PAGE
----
Tropic of Football

The Long and Perilous Journey of Samoans to the NFL

How a tiny Pacific archipelago is producing more players—from Troy Polamalu to Marcus Mariota—for the NFL than anywhere else in the world, by an award-winning sports historian

“Rob Ruck is arguably the most important sport historian of our time. His books on the African American and Latino roots of baseball have revolutionized our understanding and memory of the national game. Now he turns his brilliant gifts as historian and writer to a small Pacific island and its people, forcing us to rethink what we thought we knew about America’s most popular sport, football.” —Marcus Rediker, author of The Slave Ship

Football is at a crossroads, its future imperiled by the very physicality that drives its popularity. Its grass roots—high school and youth travel programs—are withering. But players from the small South Pacific American territory of Samoa are bucking that trend, quietly becoming the most disproportionately overrepresented culture in the sport.

Jesse Sapolu, Junior Seau, Troy Polamalu, and Marcus Mariota are among the star players to emerge from the Samoan islands, and more of their brethren suit up every season. The very thing that makes them so good at football—their extraordinary internalization of discipline and warrior self-image—makes them especially vulnerable to its pitfalls, including concussions and brain injuries.

Award-winning sports historian Rob Ruck travels to the South Seas to unravel American Samoa’s complex ties with the United States. He finds an island blighted by obesity, where boys train on fields blistered with volcanic pebbles wearing helmets that should have been discarded long ago, incurring far more neurological damage than their stateside counterparts and haunted by Junior Seau, who committed suicide after a vaunted twenty-year NFL career, unable to live with the demons that resulted from chronic traumatic encephalopathy. Tropic of Football is a gripping, bittersweet history of what may be football’s last frontier.

Praise

“On the night of January 9, 2018, an Alabama freshman named Tua Tagovailoa stunned America by coolly firing perhaps the most perfect pass in college football history. While everyone wondered, ‘Where did he come from?,’ only Rob Ruck had the full answer—and here it is. In this immersive, deeply reported odyssey, Ruck unveils the dynamics powering football’s most dedicated and mysterious cadre, and in the process makes us grapple with a far deeper question. Yes, Samoan islanders have carved out an outsized place in the ultimate American game. But at what cost?”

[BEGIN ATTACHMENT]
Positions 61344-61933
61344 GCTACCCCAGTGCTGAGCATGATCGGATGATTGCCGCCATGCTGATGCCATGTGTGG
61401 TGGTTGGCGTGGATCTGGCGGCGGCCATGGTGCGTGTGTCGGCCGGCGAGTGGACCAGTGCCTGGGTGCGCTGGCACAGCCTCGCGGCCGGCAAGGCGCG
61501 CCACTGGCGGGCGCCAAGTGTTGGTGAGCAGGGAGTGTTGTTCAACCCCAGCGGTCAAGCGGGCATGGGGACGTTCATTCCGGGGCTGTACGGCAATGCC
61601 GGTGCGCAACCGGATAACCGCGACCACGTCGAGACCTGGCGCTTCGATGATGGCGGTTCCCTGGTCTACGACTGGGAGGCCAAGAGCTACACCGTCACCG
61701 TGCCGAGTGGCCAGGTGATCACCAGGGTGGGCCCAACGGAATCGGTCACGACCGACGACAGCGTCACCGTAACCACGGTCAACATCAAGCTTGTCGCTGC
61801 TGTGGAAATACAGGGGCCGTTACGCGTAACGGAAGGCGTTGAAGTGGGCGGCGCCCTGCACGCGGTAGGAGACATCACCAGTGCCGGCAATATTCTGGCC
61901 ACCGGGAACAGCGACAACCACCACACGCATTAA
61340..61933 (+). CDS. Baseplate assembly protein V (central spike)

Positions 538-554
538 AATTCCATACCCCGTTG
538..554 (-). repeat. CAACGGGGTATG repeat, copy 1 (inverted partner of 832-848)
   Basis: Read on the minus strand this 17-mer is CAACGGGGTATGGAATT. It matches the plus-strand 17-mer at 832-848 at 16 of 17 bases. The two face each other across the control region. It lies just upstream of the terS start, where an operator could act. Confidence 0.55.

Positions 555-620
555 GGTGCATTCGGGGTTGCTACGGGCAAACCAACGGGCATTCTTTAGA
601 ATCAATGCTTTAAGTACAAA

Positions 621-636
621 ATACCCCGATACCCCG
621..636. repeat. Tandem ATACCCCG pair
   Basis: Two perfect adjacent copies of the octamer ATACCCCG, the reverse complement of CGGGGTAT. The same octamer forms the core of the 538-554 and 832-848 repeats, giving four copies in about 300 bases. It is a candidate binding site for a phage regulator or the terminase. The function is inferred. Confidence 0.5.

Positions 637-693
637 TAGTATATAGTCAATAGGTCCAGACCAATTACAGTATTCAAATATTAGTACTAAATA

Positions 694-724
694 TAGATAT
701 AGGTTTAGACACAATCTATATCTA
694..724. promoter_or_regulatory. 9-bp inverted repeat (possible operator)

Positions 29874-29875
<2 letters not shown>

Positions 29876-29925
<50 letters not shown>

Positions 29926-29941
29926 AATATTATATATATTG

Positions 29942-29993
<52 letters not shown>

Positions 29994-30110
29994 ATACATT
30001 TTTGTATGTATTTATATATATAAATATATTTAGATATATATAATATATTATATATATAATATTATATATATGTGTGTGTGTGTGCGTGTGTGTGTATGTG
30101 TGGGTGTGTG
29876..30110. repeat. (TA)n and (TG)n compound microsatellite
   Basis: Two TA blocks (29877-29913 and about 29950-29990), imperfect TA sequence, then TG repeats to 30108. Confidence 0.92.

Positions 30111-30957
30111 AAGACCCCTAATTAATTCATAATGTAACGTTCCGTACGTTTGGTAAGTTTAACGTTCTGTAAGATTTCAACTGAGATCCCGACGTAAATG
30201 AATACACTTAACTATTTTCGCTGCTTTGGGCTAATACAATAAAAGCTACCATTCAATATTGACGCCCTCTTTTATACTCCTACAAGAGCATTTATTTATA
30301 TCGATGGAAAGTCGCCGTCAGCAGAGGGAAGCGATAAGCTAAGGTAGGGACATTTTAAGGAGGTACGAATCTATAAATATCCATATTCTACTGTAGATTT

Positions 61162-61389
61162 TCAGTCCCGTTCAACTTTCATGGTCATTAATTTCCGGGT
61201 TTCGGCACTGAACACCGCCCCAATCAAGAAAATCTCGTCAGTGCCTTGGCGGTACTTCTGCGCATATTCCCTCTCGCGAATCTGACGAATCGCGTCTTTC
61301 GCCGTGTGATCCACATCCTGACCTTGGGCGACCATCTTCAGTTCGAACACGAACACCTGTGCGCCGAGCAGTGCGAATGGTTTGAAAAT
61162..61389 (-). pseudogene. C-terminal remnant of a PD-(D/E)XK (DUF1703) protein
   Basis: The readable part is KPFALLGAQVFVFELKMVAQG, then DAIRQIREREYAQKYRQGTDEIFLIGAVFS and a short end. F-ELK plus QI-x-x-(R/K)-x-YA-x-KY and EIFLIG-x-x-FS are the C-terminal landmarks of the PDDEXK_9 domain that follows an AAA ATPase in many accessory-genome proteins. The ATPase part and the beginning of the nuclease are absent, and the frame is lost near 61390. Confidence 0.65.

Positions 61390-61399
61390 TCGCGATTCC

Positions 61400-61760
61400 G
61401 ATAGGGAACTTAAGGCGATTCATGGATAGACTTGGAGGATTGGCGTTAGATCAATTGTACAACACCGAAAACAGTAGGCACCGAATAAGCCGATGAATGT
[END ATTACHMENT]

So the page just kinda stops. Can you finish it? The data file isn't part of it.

—S.L. Price, Sports Illustrated senior writer and author of Playing Through the Whistle
“In The Tropic of Football, Rob Ruck masterfully tells the story of how so many Samoans came to play a significant role in American football. Ruck, who has previously documented the history of Latin Americans coming into professional baseball, is by far the best qualified scholar to tell the story of Samoan-American struggles and successes. Ruck is a masterful storyteller who draws us into his work. I recommend that anyone interested in the history of the NFL and in understanding the role of Samoans and our society as a whole read this book!”
—John Nauright, professor of kinesiology, health promotion, and recreation at the University of North Texas and author of Long Run to Freedom
“Rob Ruck has connected beautifully how I as a Samoan and a Polynesian football player—in college and in the NFL—represented my culture. God and family are first; respect and humility are how you represent your people and your culture. The new millennials through today’s culture of social media have lost that foundation of our identity. This is a great read for them.”